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Gooch: England will fight on

Investec Test Series

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Batting coach Graham Gooch insisted England would not be giving up after they ended day four of the first Investec Test facing an uphill task to save the game.

Andrew Strauss’ side were still 150 runs in arrears at stumps on 102 for four, having lost their top four batsmen cheaply in the second innings.

Their struggles with the bat came after South Africa had racked up a sensational total of 637 for two, thanks largely to Hashim Amla’s unbeaten 311 – the first triple century by a Proteas batsman in Tests.

Jacques Kallis contributed 182 not out as the tourists batted through to tea on the penultimate day without losing a wicket to put England under severe pressure.

However, a defiant Gooch said: “The game’s not over yet – you have to believe you can still get out of this game with a draw.

“We’re not winning the Test match; it’s not going our way – that’s stating the obvious, (but) we're not giving up, that is for sure.

“If we can have a good partnership and take it up to lunch, there's a chance.”

Gooch conceded England have not performed as well as they would have liked thus far, but feels that is simply the nature of the game at the highest level.

Ian Bell

Ian Bell finished the fourth day on 14 not out as England looked to salvage a draw against South Africa in the first Investec Test

“When you've played quite a bit of Test cricket you accept not every game is going to happen for you - and at the moment South Africa are in a dominant position,” he reasoned.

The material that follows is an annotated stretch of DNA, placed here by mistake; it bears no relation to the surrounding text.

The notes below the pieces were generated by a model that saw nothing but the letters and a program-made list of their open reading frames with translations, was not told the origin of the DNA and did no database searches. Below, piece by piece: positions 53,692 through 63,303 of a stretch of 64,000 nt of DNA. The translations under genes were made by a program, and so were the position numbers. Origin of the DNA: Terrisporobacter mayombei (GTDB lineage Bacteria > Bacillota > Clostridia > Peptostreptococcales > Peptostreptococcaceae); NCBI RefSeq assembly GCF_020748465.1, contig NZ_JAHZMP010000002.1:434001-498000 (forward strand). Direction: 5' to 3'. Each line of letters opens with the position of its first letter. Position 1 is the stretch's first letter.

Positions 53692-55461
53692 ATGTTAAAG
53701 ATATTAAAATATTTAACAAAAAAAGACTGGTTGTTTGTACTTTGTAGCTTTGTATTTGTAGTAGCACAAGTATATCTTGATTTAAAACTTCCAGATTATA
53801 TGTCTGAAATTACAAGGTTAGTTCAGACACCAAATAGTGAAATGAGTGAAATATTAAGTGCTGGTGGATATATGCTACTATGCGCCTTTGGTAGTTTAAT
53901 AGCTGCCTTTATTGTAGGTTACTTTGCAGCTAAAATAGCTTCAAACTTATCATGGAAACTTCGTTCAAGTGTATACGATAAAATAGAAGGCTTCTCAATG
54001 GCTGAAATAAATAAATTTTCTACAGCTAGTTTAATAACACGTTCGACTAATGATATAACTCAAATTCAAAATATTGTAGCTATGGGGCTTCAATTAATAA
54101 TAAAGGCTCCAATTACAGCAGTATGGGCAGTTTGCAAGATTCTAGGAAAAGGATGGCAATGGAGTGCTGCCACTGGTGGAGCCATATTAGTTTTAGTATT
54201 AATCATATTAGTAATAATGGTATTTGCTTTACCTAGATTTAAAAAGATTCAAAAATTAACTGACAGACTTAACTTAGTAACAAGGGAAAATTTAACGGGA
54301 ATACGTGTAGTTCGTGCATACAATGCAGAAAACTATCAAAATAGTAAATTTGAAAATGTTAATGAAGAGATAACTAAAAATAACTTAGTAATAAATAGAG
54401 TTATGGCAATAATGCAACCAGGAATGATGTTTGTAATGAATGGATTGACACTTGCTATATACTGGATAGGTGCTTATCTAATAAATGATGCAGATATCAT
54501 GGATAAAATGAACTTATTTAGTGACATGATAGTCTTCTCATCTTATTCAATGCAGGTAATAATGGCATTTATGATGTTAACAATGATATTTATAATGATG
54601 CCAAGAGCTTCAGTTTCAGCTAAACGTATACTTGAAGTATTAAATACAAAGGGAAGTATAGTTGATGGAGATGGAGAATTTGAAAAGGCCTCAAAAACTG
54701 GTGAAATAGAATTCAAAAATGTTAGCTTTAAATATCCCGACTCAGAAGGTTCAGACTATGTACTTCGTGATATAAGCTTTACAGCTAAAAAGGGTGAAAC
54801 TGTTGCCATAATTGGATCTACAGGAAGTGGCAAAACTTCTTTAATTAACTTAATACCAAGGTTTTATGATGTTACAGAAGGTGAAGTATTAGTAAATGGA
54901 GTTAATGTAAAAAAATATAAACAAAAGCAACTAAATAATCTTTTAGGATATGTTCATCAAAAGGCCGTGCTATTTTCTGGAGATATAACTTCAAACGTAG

“Our 385 was not a bad score, but from 270 for three you'd be looking to double the score. If we'd done that it might be a slightly different game.

“They made the best of the conditions, and our bowlers couldn't get much of a response out of the pitch. That sometimes happens.

“There's no point crying about it - you just need to try to improve every time you go to the wicket, whether you have a bat or have a ball in your hand.

“Many times recently we have got more out of the wicket than the opposition. In this game, that has not happened. We have to examine what we can do to improve.”

Gooch reflected on England’s previous success in saving matches, such as the Brisbane Ashes Test of 2010 when they memorably piled on 517 for one declared against Australia.

“England have put on big partnerships before to save games down the years,” he added.

“A couple of years ago in Brisbane, at the start of our second innings, you wouldn't have thought we'd save that game.

“It is possible but it's going to take a big effort. It's not a bad wicket - it's wearing, as you would expect.”

Amla’s magnificent innings also drew praise from Gooch, who is one of the other five men to have registered a Test triple century on these shores.

“I thought it was a wonderful effort,” said the former England captain. “To score runs you need a great attitude, a good technique, good knowledge and, above all, spot-on concentration. I think he showed all four things.

“He's developed his game over the years since he made his debut. He's got a good range of shots, and a great temperament.

"He needs to be congratulated – (it was) a fantastic effort from a very good player.”

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